Ryan Bird ate lunch, stepped into his sixth-period class and was told by Land O'Lakes interim coach Patrick Corcoran he would be starting in six hours.
Oh, and that playoff game next week?
Probably starting that, too.
The good news: Bird kept his lunch down.
“His eyes got a little bit wide but after the initial shock or awe or whatever you want to call it, he focused and it was his show after that,’’ Corcoran said.
Bird, a junior starting in place of prolific starter Stevie Weatherford, with new coach Corcoran, in the place of suspended Matt Kitchie, calling the plays, threw three touchdowns in his starting debut as the Gators won 42-10 over winless Hudson last week.
“He was spectacular,’’ Corcoran said.
Now, with higher stakes against a better team, he just has to do it again.
Monday, Bird took almost every snap at practice as the Gators began preparation for Friday’s playoff opener against mighty Jefferson.
The Dragons are favored to win the Class 3A championship and are led by quarterback Quentin Williams, who is closing in on 100 career touchdown throws.
They are, in a word, loaded.
But this is the kind of moment Bird has prepared for since he started playing quarterback three years ago.
He is the prototypical coach's son, taking full advantage of the benefits of father Steve’s job.
Steve Bird is currently a USF football assistant, and has also had stops at Eastern Kentucky (where he worked with Kitchie), Pittsburgh, West Virginia and Bowling Green to name a few.
Along the way, Ryan has picked the brain of every quarterback coach he has crossed paths with. He has studied every drill he was allowed to sit in on. He has absorbed every bit of advice that has been offered.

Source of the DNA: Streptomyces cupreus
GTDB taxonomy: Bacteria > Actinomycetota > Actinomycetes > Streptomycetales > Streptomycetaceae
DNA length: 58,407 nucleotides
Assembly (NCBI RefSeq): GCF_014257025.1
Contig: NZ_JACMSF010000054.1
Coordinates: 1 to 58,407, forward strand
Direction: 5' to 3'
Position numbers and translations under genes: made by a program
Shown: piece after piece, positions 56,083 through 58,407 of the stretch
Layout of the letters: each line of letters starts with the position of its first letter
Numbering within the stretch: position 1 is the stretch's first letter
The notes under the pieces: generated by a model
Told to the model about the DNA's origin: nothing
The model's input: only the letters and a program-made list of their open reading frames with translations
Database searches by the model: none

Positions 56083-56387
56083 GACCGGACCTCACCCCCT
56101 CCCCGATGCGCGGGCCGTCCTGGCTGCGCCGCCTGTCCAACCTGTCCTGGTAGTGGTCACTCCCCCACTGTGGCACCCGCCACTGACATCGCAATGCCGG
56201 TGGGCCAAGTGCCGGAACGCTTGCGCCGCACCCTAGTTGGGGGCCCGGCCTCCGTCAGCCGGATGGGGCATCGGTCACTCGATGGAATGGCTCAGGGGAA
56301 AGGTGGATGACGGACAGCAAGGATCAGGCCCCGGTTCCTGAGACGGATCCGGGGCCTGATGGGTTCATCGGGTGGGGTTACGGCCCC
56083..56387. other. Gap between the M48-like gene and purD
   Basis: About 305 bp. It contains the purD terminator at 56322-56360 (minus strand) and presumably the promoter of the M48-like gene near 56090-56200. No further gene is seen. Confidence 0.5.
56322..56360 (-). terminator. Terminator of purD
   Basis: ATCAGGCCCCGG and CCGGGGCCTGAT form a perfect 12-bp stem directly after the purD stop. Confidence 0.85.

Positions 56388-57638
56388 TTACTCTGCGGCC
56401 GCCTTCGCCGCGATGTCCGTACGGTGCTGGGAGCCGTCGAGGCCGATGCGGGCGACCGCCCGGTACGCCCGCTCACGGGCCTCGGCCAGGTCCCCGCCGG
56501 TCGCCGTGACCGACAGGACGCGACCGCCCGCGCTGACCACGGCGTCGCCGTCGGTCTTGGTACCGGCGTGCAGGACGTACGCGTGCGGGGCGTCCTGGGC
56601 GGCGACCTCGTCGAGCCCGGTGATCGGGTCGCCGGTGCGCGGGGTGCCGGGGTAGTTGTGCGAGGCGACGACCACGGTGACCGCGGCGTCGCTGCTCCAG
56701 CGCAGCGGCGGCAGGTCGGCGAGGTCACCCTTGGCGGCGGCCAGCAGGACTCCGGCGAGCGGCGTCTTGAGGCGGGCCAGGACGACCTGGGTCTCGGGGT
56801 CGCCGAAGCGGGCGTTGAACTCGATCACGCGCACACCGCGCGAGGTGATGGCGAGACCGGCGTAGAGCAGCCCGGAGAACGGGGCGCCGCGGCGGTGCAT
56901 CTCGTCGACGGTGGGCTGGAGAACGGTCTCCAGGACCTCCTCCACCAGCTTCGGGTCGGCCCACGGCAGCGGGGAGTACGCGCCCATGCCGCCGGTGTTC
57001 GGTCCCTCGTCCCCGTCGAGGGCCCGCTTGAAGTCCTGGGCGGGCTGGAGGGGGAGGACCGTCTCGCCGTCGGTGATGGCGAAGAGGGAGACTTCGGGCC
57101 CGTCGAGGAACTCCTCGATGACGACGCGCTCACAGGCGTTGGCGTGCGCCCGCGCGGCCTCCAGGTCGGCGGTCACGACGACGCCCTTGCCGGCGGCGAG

“As a parent, I’m excited for him,’’ Steve Bird said. “As a coach, this is what you wait for, for all his work to come together.’’
Ryan Bird started playing football as a fifth-grader in West Virginia. He was a sure-handed wide receiver who never dropped a pass, but Steve knew he wasn’t fast enough to play the position forever.
Ryan didn’t like that idea.
Then he did.
Now, the 6-foot, 180-pound lefty reads everything he can, watches everything he can, does everything he can to be a great quarterback.
He played behind Tarean Austin, who is now at New Mexico, last season at Hillsborough. And he says Weatherford has tutored him all season on the Gators' complex offense.
“Everything is going a little faster now, but I’m ready,’’ Bird said.
His first drive he was hesitant. The second, he had settled down.
“Then I knew I could do this,’’ Bird said.
His debut against Hudson -- 18-for-28 passing, 253 yards -- was essentially a warmup game, because what he will see this week is 10 times faster, 10 times better.
He knows Jefferson well. Due to the number of college prospects on the team, his dad is familiar with the Dragons, and this summer it was Bird who started in the 7-on-7 Sling-N-Shoot when the Gators beat Jefferson.
When he talked to his dad over the weekend, he told him he thought the Gators had a chance. Not many agree.
Even with Weatherford and Kitchie, the Gators weren’t expected to beat Jefferson on Friday. Now, the team has to overcome the mental damage of the past week, and Bird has to replace a player who has 38 touchdowns passing and rushing this season.
“This has definitely been overwhelming,’’ said wide receiver Will Irwin, who had a special chemistry with Weatherford. In one week, he must develop as close to the same with Bird.
“The chemistry thing is big,’’ Irwin said. “Ryan Bird is starting to figure it out, but can you do that in one week? He just has to make it happen, and that’s what we’re trusting him to do.’’